Erdem Misirlioglu, 18, from Ipswich, piano.

The 'A level' student at Ipswich's, Suffolk, travels every week to the Junior Department at Guildhall School of Music and Drama in London to train on a Saturday. Northgate High School

Jim Molyneux, 17, percussion.

The teenager from Littleborough was the second finalist who studies at Manchester's Chetham's School of Music behind winner Peter. The Lancashire teenager also plays in bands in a wide-range of areas including classical, folk and rock.

Source: BBC.

Arts and Entertainment
Rachel McAdams in True Detective season 2

TV review
Arts and Entertainment
Off the wall: the cast of ‘Life in Squares’

TV
Arts and Entertainment

Books And it is whizzpopping!

Arts and Entertainment
Bono throws water at the crowd while the Edge watches as they perform in the band's first concert of their new world tour in Vancouver

MusicThey're running their own restaurants

Voices
The main entrance to the BBC headquarters in London
TV & Radio
Have you tried new the Independent Digital Edition apps?
Arts and Entertainment

ebooksNow available in paperback
Arts and Entertainment

ebooks
Latest stories from i100
Have you tried new the Independent Digital Edition apps?
SPONSORED FEATURES

ES Rentals

    Independent Dating
    and  

    By clicking 'Search' you
    are agreeing to our
    Terms of Use.

    Turkey's conflict with Kurdish guerrillas in Iraq can benefit Isis in Syria

    Turkey's conflict with Kurdish guerrillas in Iraq can benefit Isis in Syria

    Turkish President Erdogan could benefit politically from the targeting of the PKK, says Patrick Cockburn
    Yvette Cooper: Our choice is years of Tory rule under Jeremy Corbyn or a return to a Labour government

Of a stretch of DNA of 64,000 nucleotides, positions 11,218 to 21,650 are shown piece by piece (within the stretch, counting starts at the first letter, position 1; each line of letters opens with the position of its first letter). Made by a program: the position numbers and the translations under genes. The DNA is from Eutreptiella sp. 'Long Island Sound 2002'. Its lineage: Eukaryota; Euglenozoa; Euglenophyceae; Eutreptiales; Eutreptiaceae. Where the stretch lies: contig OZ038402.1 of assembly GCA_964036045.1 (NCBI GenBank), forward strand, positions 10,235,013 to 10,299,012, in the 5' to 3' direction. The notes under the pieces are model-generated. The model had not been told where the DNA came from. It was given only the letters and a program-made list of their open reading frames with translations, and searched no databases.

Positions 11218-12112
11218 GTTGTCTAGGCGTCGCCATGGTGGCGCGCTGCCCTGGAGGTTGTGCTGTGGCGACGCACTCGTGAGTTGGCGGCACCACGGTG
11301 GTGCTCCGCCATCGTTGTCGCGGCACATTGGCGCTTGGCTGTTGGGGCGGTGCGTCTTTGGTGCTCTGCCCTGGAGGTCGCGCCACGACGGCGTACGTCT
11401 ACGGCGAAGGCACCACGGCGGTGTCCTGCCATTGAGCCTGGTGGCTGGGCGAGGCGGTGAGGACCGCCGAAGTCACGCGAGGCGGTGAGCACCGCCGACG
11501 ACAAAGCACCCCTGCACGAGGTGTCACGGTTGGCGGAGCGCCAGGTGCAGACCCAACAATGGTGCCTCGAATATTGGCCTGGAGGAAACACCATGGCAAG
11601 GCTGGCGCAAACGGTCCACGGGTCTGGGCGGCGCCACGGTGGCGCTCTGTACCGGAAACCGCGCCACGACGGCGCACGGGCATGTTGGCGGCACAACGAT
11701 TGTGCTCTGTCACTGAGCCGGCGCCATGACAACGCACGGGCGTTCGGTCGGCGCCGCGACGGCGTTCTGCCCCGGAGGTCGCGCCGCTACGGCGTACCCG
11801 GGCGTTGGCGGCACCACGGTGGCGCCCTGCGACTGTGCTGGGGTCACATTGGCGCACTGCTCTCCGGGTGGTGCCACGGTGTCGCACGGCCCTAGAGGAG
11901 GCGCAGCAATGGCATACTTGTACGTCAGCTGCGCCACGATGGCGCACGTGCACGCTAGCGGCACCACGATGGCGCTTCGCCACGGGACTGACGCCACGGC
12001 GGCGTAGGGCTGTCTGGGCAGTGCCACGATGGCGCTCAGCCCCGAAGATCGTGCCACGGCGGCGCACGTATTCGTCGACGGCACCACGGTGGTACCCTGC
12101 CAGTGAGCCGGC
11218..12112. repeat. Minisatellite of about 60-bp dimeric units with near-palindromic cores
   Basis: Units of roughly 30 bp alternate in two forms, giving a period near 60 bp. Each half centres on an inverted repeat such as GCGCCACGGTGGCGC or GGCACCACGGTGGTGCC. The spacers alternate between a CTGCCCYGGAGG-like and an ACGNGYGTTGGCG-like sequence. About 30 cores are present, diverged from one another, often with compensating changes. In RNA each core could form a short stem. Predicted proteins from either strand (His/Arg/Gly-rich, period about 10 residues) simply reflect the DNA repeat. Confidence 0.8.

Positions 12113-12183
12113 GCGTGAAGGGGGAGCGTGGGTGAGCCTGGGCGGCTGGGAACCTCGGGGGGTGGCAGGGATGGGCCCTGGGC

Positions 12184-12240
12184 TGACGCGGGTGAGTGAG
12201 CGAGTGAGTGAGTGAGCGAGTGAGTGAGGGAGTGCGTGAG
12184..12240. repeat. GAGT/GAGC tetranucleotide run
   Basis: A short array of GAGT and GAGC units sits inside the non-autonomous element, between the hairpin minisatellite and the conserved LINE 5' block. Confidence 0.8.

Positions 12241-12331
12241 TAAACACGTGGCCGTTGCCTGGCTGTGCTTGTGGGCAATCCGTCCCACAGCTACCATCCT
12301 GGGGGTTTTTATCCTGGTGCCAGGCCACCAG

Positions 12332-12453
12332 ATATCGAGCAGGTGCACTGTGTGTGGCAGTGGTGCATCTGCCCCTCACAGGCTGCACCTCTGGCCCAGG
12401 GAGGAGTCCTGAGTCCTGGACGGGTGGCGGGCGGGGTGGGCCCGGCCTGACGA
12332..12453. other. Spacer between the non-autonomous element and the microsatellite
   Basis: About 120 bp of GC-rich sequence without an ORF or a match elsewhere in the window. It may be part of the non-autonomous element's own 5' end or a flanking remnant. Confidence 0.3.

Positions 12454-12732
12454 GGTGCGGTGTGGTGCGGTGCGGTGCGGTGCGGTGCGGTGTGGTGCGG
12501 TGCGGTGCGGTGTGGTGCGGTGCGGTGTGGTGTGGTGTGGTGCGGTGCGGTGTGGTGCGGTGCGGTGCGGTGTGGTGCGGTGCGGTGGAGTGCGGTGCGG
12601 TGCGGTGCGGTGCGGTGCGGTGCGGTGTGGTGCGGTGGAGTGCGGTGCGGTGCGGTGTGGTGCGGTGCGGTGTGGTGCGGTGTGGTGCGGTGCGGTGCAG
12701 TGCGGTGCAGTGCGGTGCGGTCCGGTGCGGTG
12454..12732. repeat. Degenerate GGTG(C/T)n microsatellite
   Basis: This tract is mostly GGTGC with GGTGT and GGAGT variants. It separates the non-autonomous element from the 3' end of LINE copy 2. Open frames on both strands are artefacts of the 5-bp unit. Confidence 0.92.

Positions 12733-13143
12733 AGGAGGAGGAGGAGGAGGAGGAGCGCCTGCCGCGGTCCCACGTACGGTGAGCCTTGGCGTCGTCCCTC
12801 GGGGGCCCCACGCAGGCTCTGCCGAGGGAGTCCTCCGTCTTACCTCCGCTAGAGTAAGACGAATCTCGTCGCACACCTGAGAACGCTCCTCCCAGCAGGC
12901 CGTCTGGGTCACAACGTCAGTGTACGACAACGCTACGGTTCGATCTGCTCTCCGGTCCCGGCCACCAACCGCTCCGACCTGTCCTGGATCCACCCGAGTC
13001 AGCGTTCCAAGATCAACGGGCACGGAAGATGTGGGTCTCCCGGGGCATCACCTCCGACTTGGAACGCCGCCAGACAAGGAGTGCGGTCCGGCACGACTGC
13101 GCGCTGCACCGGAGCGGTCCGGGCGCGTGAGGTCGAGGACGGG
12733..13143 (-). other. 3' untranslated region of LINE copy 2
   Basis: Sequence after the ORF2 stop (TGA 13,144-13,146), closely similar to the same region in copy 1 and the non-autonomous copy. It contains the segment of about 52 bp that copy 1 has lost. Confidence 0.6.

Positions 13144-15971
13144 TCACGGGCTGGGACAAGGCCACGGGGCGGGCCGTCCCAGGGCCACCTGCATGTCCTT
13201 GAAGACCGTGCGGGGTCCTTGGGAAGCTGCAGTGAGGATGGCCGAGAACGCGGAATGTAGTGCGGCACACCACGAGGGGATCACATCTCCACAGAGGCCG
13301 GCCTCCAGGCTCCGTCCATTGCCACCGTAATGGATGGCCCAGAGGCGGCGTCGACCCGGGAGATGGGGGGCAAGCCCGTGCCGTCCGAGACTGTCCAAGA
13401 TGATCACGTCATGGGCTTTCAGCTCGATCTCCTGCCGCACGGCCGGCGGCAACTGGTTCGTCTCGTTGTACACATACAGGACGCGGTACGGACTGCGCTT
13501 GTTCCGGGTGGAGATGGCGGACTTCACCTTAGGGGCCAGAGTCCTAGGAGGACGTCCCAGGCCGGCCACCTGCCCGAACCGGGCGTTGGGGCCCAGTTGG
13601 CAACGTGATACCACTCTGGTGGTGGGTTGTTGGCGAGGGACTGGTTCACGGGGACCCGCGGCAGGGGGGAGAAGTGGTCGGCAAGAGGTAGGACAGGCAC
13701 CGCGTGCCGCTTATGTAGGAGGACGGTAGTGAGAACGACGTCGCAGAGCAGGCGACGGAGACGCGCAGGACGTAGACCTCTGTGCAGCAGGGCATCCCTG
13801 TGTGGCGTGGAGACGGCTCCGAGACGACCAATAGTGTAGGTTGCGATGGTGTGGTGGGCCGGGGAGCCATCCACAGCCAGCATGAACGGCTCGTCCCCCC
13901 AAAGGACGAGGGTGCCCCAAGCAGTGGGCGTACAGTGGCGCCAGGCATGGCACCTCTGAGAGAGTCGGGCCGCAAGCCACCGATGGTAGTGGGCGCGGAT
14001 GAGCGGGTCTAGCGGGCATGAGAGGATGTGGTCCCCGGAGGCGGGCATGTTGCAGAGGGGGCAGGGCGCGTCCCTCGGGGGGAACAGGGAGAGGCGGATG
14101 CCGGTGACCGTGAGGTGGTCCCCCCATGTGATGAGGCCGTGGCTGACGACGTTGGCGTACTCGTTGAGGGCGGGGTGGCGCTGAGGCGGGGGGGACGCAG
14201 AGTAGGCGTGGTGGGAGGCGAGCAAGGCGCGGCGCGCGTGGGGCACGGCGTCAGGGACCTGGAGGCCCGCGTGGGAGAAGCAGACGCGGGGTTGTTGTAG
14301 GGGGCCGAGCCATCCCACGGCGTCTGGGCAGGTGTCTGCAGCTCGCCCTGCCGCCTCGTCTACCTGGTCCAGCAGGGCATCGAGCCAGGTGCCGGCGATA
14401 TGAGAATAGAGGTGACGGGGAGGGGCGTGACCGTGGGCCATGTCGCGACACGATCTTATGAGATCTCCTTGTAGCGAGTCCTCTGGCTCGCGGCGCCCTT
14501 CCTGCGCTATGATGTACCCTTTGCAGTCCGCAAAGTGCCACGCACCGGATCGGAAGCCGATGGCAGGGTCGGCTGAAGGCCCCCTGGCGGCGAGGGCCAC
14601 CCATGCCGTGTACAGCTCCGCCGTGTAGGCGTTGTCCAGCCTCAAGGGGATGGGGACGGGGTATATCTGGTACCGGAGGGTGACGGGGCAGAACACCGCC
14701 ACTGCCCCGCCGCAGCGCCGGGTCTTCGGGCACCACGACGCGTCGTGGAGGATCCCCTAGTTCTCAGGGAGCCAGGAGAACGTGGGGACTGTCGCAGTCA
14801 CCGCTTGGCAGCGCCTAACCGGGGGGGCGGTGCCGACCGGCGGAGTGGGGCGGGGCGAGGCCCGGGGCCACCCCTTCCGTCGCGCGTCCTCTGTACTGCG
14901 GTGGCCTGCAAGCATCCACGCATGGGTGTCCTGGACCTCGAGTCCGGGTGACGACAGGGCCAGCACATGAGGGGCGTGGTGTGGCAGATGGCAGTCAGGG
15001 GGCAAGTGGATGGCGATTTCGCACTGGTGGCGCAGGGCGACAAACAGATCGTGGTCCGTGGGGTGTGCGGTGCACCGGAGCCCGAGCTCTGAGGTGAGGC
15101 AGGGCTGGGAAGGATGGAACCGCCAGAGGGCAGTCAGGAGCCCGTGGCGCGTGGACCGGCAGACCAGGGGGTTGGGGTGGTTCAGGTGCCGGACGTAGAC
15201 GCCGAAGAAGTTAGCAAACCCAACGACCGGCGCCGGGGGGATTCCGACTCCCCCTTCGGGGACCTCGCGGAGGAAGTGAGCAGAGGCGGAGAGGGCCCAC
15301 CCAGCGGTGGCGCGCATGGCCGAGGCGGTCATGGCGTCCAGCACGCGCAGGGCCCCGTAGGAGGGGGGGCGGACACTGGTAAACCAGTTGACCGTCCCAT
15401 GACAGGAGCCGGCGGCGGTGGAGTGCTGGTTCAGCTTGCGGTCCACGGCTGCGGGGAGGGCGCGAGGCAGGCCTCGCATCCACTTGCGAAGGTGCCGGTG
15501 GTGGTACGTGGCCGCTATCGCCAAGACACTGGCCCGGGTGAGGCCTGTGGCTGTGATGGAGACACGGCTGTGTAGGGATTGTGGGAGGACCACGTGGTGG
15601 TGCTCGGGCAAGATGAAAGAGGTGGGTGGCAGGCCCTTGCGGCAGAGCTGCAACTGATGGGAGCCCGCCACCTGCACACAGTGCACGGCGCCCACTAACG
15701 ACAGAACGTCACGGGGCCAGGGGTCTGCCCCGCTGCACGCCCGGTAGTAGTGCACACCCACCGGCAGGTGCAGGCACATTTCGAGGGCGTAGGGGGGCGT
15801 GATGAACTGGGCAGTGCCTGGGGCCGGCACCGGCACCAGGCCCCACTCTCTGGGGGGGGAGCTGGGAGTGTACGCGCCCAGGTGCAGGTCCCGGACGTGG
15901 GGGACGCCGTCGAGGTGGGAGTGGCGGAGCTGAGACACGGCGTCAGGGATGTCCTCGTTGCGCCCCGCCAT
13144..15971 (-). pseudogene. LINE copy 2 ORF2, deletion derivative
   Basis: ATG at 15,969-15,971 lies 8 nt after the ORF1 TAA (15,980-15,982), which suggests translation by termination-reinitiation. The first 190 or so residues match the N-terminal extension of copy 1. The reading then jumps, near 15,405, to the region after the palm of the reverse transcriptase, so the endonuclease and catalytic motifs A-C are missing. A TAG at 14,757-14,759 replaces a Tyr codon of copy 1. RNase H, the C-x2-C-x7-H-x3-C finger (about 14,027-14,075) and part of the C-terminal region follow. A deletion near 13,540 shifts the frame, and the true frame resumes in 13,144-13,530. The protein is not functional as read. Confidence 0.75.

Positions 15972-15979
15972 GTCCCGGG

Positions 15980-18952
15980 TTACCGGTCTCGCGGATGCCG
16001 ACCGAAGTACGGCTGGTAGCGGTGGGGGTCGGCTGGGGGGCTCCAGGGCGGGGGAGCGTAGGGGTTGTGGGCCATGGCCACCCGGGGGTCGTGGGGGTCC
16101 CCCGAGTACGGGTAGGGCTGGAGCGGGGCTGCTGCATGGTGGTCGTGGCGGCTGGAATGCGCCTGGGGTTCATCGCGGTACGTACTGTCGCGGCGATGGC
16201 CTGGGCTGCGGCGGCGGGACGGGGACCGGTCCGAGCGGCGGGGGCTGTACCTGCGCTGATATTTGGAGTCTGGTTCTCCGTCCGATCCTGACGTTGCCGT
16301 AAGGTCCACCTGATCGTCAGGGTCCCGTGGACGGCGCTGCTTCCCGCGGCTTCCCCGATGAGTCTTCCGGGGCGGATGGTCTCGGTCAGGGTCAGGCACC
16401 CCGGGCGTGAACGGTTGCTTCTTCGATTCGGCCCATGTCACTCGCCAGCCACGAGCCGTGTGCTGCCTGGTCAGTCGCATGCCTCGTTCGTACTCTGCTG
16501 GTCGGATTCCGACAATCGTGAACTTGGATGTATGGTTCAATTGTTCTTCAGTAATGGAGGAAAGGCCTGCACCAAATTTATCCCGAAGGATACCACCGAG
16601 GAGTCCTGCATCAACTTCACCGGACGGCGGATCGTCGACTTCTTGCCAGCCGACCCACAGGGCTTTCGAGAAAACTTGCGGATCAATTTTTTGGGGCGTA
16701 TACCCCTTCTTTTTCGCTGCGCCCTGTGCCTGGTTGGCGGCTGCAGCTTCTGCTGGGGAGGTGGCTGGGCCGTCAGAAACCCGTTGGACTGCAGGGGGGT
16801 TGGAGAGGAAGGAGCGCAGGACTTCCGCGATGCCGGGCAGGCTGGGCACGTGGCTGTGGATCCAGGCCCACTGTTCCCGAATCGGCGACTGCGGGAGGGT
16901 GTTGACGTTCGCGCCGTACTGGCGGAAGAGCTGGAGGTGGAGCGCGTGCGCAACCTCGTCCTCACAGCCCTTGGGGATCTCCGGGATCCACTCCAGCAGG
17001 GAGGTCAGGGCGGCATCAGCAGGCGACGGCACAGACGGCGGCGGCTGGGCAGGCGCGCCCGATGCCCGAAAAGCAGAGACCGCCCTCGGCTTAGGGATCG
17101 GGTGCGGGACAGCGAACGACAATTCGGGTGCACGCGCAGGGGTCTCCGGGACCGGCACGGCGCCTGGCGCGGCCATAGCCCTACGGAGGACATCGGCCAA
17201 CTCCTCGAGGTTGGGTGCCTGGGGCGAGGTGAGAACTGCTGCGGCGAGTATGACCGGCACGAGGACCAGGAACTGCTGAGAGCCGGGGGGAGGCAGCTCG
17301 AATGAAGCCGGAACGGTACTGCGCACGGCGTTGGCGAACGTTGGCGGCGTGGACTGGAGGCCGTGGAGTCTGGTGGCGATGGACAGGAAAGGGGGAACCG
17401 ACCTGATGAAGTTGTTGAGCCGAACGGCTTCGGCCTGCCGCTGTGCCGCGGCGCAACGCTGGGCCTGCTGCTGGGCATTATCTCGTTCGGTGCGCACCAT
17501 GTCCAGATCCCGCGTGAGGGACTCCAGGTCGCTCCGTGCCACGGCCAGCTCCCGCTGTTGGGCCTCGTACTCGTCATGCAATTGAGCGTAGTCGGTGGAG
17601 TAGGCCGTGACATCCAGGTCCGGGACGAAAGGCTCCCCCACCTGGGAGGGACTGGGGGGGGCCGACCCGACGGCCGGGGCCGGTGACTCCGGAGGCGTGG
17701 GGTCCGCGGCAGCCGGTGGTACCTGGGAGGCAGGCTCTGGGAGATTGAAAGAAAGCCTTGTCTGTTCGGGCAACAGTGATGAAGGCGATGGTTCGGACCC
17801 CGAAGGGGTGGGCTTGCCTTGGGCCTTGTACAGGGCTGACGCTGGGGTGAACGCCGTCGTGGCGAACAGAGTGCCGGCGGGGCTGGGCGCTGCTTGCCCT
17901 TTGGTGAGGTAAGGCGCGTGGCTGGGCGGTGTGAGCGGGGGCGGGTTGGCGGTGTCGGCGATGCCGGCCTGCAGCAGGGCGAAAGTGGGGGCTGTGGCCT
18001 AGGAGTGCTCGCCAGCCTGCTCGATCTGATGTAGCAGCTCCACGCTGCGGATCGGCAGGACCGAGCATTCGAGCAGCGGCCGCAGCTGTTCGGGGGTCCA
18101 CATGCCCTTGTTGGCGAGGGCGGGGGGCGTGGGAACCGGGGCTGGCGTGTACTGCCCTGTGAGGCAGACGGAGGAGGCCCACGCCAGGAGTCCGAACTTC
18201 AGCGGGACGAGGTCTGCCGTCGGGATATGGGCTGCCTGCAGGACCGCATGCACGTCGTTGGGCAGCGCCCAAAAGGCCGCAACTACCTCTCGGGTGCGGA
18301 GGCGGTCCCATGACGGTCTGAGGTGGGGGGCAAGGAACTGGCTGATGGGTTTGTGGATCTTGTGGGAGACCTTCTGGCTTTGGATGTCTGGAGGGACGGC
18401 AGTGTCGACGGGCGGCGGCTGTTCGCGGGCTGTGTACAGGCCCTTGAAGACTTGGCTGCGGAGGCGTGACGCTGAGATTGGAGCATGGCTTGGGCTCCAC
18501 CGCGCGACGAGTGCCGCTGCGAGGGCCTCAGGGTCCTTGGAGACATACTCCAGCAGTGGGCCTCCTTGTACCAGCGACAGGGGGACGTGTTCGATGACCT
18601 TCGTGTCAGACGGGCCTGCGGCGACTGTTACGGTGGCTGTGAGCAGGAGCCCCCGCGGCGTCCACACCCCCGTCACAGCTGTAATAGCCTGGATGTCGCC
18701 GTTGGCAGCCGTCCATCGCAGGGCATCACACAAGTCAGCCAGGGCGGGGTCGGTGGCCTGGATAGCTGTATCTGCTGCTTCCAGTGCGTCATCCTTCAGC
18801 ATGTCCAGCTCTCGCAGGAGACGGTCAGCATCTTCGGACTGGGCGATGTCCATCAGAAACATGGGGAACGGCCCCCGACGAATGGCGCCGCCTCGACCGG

Our choice is years of Tory rule under Corbyn or a return to a Labour government

    Yvette Cooper urged Labour members to 'get serious' about the next general election rather than become 'a protest movement'
    Singapore's domestic workers routinely exploited and often abused in the service of rich nationals

    Singapore's hidden secret of domestic worker abuse

    David Cameron was shown the country's shiniest veneer on his tour. What he didn't see was the army of foreign women who are routinely exploited and often abused in the service of rich nationals
    Showdown by Shirley Jackson: A previously unpublished short story from the queen of American Gothic

    Showdown, by Shirley Jackson

    A previously unpublished short story from the queen of American Gothic
    10 best DSLRs

    Be sharp! 10 best DSLRs

    Up your photography game with a versatile, powerful machine
    Solved after 200 years: the mysterious deaths of 3,000 soldiers from Napoleon's army

    Solved after 200 years

    The mysterious deaths of 3,000 soldiers from Napoleon's army
    Every regional power has betrayed the Kurds so Turkish bombing is no surprise

    Robert Fisk on the Turkey conflict

    Every regional power has betrayed the Kurds so Turkish bombing is no surprise
    Investigation into wreck of unidentified submarine found off the coast of Sweden

    Sunken sub

    Investigation underway into wreck of an unidentified submarine found off the coast of Sweden
    Instagram and Facebook have 'totally changed' the way people buy clothes

    Age of the selfie

    Instagram and Facebook have 'totally changed' the way people buy clothes
    Not so square: How BBC's Bloomsbury saga is sexing up the period drama

    Not so square

    How Virginia Woolf saga is sexing up the BBC period drama
    Rio Olympics 2016: The seven teenagers still carrying a torch for our Games hopes

    Still carrying the torch

    The seven teenagers given our Olympic hopes
    The West likes to think that 'civilisation' will defeat Isis, but history suggests otherwise

    The West likes to think that 'civilisation' will defeat Isis...

    ...but history suggests otherwise
    The bald truth: How one author's thinning hair made him a Wayne Rooney sympathiser

    The bald truth

    How thinning hair made me a Wayne Rooney sympathiser
    Froome wins second Tour de France after triumphant ride into Paris with Team Sky

    Tour de France 2015

    Froome rides into Paris to win historic second Tour
    Fifteen years ago, Concorde crashed, and a dream died. Today, the desire to travel faster than the speed of sound is growing once again

    A new beginning for supersonic flight?

    Concorde's successors are in the works 15 years on from the Paris crash